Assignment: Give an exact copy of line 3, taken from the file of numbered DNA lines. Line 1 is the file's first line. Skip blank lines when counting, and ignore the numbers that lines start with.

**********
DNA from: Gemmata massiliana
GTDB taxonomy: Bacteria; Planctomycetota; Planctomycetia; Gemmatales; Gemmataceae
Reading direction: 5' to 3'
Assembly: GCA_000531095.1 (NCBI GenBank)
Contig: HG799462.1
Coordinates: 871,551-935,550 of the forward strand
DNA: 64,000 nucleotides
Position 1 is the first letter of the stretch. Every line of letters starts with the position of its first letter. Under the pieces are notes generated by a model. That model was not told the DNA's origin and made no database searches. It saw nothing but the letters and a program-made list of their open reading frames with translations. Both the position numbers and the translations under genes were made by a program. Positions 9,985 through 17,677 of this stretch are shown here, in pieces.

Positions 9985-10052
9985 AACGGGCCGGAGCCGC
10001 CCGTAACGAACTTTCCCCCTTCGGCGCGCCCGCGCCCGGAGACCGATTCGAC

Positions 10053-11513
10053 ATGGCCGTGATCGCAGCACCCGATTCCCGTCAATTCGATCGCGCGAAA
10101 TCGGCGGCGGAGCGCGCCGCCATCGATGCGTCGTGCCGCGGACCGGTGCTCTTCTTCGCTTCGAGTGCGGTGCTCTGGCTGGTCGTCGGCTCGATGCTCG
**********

Reading direction: 5' to 3'